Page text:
Australia done medium rare

Cricket: Australia 121 Worcestershire 123-5 Worcestershire won by 5 wkts
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The Independent Online
When David Graveney delivered his plea for the counties to make things tough for the Australians, he probably didn't envisage one of their own putting the knife in. At 6ft 9in, Tom Moody is a genial giant from Perth and best mates with the Aussie coach, Geoff Marsh. But if it was a cosy reunion Marsh and his team were looking forward to, Moody ensured the welcome mat did not keep the trapdoor hidden for long and Worcestershire romped to a five-wicket victory.

There were problems off the pitch as well, when the coach carrying the Australians around England became stuck axle-deep in the quagmire that was meant to pass as a car park. But if that was eventually hauled out by a tow truck, the players were unable to extricate themselves after David Leatherdale with 5 for 10 and Gavin Hayes with 4 for 40 had skittled the visitors for a paltry 121.

This ground, with its quintessential views of Worcester Cathedral, has not always been kind to sides from Down Under. When Bradman played, success or failure was often judged on whether he had opened his account with a single or double century.

Not so recently, Allan Border's side lost a three-day match here in 1989 inside two days. Mind you, although they went on to lose the Texaco Trophy, they won the Ashes four Tests to nil. So any inferences that Australia are in terminal decline are a tad premature.

On that occasion, the pitch was so sporty that when given the option of playing a one-day match on the third day, the visitors politely declined and had nets instead. In truth, yesterday's pitch was nowhere near as brutal, though Worcestershire, having won the toss and fielded, undeniably had the better of the conditions, which eased as the day's sunshine quietened things down.

The surface, slightly damp from recent thunderstorms, certainly helped those who hit the seam and - as Mark Taylor later put it - "got the ball in the right areas". As this included most of the Worcestershire bowlers, but only two of the Australians - Warne and Kasprowicz - Taylor had every right to sound concerned, though he reckoned it was possibly a good thing to "have a game like this early in the tour".

Opening the innings, Taylor appeared to be building on the progress he has so far made at Arundel and Northampton. He and Greg Blewett looked untroubled until Blewett was unluckily bowled off his pads, as he shaped to whip Haynes through the leg-side. Twenty runs later, Taylor edged one pushed across him to give Steve Rhodes the first of five catches. That left Australia on 53 for 2, a little hiccup maybe, but with few clues of the crisis to come. When Michael Bevan struck Haynes for two glorious fours in successive balls, few had given more than a passing thought to the state of the pitch.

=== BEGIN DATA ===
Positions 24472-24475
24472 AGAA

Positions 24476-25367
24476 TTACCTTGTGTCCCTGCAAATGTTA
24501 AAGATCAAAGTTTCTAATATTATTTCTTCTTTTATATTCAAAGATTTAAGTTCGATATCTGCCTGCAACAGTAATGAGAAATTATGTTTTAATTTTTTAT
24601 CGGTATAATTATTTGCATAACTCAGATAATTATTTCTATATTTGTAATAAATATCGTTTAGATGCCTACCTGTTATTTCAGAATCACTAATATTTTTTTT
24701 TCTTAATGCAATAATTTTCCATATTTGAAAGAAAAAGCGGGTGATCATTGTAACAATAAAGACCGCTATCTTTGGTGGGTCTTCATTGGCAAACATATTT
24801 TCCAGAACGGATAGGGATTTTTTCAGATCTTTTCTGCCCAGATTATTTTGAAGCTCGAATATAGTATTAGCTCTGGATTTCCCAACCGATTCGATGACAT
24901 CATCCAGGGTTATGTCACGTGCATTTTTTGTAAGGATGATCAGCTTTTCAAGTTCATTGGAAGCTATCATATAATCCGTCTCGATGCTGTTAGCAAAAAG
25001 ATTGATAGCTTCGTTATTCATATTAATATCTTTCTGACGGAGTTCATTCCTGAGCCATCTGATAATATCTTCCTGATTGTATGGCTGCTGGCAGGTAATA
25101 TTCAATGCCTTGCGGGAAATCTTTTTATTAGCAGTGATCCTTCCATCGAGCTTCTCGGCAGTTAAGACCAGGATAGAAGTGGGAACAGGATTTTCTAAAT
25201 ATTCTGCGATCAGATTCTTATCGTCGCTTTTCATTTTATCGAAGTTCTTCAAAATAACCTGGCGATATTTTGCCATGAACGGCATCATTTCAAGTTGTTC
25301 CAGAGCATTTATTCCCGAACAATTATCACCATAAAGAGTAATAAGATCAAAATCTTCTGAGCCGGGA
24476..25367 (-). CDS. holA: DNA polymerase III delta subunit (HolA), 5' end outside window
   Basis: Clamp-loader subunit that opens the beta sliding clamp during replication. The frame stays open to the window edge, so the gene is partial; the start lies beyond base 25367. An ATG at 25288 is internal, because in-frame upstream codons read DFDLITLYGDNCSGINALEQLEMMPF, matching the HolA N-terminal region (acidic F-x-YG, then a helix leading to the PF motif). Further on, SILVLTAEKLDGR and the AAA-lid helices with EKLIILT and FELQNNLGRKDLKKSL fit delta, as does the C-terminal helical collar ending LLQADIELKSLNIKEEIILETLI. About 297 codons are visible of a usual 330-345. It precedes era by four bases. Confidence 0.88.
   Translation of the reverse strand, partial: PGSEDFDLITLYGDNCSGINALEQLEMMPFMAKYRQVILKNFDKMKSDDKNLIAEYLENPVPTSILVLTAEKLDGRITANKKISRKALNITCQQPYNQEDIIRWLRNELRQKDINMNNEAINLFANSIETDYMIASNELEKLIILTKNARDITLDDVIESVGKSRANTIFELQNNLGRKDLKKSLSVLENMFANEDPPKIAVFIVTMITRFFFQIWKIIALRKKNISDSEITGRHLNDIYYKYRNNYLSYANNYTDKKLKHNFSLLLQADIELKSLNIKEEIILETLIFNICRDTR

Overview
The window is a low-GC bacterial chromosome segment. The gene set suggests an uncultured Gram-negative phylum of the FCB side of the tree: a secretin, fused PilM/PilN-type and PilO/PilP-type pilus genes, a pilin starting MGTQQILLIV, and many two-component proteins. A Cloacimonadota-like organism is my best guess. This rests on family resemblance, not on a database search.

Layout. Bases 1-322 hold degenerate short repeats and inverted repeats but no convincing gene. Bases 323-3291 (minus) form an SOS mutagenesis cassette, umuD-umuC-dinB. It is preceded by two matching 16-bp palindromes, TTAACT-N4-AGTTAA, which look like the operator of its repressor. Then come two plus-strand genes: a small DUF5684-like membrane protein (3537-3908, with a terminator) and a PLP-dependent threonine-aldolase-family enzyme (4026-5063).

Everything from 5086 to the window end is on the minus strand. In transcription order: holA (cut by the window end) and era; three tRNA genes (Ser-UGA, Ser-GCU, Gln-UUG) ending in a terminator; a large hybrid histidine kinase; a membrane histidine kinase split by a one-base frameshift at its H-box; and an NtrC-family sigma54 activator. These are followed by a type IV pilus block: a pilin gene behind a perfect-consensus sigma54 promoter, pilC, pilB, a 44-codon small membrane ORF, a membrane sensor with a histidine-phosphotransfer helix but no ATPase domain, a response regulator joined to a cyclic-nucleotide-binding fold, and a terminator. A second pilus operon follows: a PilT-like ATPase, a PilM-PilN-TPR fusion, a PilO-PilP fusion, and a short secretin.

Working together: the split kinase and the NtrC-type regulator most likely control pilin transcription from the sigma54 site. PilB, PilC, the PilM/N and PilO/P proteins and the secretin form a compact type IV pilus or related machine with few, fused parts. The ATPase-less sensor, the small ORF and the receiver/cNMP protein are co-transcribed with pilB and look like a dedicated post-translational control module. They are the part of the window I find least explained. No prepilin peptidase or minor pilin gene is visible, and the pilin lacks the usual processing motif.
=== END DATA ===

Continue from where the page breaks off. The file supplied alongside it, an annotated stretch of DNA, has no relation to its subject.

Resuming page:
Not, that is, until Haynes, a tidy medium-pacer, produced what was possibly the ball of the match, a snorter that bounced and seamed away from the burgeoning Bevan, who could do little except watch the edge nestle safely into the keeper's gloves.

But if Haynes, who also took the prized scalp of Steve Waugh, thought his figures unlikely to be bettered all month, they were eclipsed soon after as Leather- dale demolished the remainder of the batting order. In just five remarkable overs Leatherdale uprooted five batsmen. Unsurprisingly, for a player who also hit the winning runs, he walked the man of the match award.

With such a small total to defend, Australia required early wickets and lots of them if they were going to make the home team struggle. As it transpired, neither criterion was met and it was left to Shane Warne to make the breakthrough in the 22nd over as the left-handed Weston top- edged a sweep.

Hereabouts, despite the example of their captain Moody, Worcestershire hesitated as Mike Kasprowicz, enjoying a switch to the Diglis End, removed the skipper and Haynes in the space of three balls. Both were well caught by Warne at second slip, who later held Graeme Hick at deep gully as he carelessly cut at a long-hop from Blewett.

Having not been selected for England, Hick had the token satisfaction of playing some glorious strokes in front of both Graham Gooch and David Lloyd, who were present in a ground packed to the rafters with incredulous supporters. One streaking off-drive in particular, off McGrath, and a clubbed four through the covers off Warne, took the breath away. England may yet regret leaving him on the sidelines.

Worcestershire won toss

AUSTRALIA

*M A Taylor c Rhodes b Haynes 14

G S Blewett b Haynes 22

S R Waugh c Rhodes b Haynes 21

M G Bevan c Rhodes b Haynes 8

J L Langer lbw b Leatherdale 15

A C Gilchrist lbw b Lampitt 10

I A Healy not out 9

B P Julian c Moody b Leatherdale 1

S K Warne c Rhodes b Leatherdale 3

M S Kasprowicz c Lampitt

b Leatherdale 2

G D McGrath c Rhodes b Leatherdale 2

Extras (lb4 w6 nb4) 14

Total (35 overs) 121

Fall: 1-33 2-53 3-64 4-78 5-104 6-104 7-105 8-109 9-113.

Bowling: Newport 6-0-18-0; Haynes 10-1-40-4; Sheriyar 7-0-29-0; Lampitt 7-0-20-1; Leatherdale 5-1-10-5.

WORCESTERSHIRE

*T M Moody c Warne b Kasprowicz 32

W P C Weston c Julian b Warne 12

G A Hick c Warne b Blewett 35

G R Haynes c Warne b Kasprowicz 0

V S Solanki c Gilchrist b Warne 6

K R Spiring not out 9

D A Leatherdale not out 8

Extras (b5 lb1 w11 nb4) 21

Total (for 5, 38.5 overs) 123

Fall: 1-58 2-65 3-65 4-87 5-114.

Did not bat: S J Rhodes, P J Newport, A Sheriyar, S R Lampitt.

Bowling: McGrath 10-1-32-0; Kasprowicz 10-3-13-2; Julian 6-3-13-0; Warne 10-1-36-2; Blewett 2.5-0-23-1.

Umpires: D R Shepherd and R Julian.

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